Meeting and learning about each other (an icebreaker thread)

We (members of SoFA, and the Forums Circle in particular) want to encourage you and others here on the forums to meet each other. We have some questions that we’re curious about, and we’re wondering if you might be willing to respond to some of these prompts and chat here with others about their responses.

  1. How did you hear about sociocracy?
  2. What organizations do you belong to, and do they practice sociocracy?
  3. What aspects of sociocracy are particularly fun for you?
  4. What aspects of sociocracy do you struggle with?

We welcome feedback about these questions: you can always add your reactions in the topic thread, or if you want to start a substantially different conversation, you can start a separate topic. Also, we would be happy for you to translate this invitation to another language if you are excited to do so.

I’ll be personally answering these questions later in the thread, but I would be excited for someone else to start the conversation.

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Hello! I’m quite new here, having been on a few courses with Ted J Rau.
I’m hoping at some point to work up take part in the Academy and hopefully become certified in the future and likely join SoFA as part of that process (I can’t see how it wouldn’t happen)

  1. I heard about Sociocracy through my housing coop group in York, UK. We bought a day of group training with Ted which really opened my eyes

  2. Our group is called Lowfield Green Housing Coop, which is the first project of Yorspace, which aims to be a larger coop housing project that runs other projects (speaking from memory and not being part of Yorspace as a parent organisation).

  3. I’m most interested in being efficient, opening up channels for equivalence and generally being caring while supporting transparent processes. I’m really looking forward to being part of or working with groups that function effectively and give confidence that it is in fact doable.

  4. I struggle most with the gap between understanding and implementation, which is why I get the impression that seeing it in practice should underpin the theory. I’ve been thinking about Sociocracy for maybe 6 - 8 months and at first, I would have said the complexity was challenging, although the more I learn, the clearer I’m finding everything clicks together, so it’s the complexity is becoming increasingly more manageable. I find it funny when I realise I’ve misunderstood a process or acronym and when it clicks and becomes clear, it’s so obvious! ha ha.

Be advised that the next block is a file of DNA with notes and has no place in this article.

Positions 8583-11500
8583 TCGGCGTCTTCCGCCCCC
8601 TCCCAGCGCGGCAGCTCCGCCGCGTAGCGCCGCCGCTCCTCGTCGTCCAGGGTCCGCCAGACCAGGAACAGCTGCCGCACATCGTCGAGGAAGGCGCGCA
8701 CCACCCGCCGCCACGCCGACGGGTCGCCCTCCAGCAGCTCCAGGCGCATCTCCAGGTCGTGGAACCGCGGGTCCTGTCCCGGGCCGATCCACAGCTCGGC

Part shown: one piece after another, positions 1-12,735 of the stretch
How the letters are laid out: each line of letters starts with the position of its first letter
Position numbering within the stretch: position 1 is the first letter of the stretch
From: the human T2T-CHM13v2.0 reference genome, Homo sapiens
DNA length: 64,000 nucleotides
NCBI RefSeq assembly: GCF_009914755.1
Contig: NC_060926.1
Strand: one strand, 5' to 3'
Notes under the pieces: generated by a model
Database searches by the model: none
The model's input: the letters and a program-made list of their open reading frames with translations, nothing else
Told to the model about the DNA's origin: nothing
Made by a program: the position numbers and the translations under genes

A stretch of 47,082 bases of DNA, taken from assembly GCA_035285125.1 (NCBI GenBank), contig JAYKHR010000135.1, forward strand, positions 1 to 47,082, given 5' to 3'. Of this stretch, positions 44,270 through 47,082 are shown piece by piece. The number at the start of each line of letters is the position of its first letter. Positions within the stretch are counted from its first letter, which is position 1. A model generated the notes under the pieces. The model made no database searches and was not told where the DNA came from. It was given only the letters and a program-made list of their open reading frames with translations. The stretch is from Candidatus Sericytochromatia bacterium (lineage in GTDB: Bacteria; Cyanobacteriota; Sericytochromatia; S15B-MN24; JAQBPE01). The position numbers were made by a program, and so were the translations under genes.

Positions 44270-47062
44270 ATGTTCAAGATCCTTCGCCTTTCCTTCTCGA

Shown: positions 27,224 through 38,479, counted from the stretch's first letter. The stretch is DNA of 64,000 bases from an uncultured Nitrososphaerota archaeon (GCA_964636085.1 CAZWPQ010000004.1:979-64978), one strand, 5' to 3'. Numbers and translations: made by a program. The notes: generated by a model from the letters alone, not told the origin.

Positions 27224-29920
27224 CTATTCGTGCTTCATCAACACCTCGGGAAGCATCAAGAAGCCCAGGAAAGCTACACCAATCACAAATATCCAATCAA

If complexity is the known aspect, what’s still tricky is the unknowns or the complicated aspects, which for me, are typically found in human responses and the unspoken expectations around how groups should function, the definition of which is assumed to be commonly understood, but is in fact a varied bag…That I don’t know how to overcome. Maybe it’s small steps at a time within a clear framework, such as the flavour of Sociocracy that is practiced here at SoFA.

Thanks to the forums circle for the invite to say hello and maybe I’ll see some of you at the Sociocracy conference,



Thanks for jumping in to introduce yourself, Mike! It’s good to meet you. Much of SoFA’s work thus far has been in working with housing coops and intentional communities, and I am very interested in intentional communities myself. I’m curious to learn more about Lowfield Green, including what your mission and aims are and how you all are utilizing Sociocracy.

I’ll take this opportunity to answer the questions myself.

  1. I’m not sure when I first heard about Sociocracy, but it was in passing in one of my social media feeds a couple of years ago. Not too long after that a friend (and now fellow community mate) made me aware of a workshop with Ted on meetings in Sociocracy, and that drew my attention sharply to Sociocracy.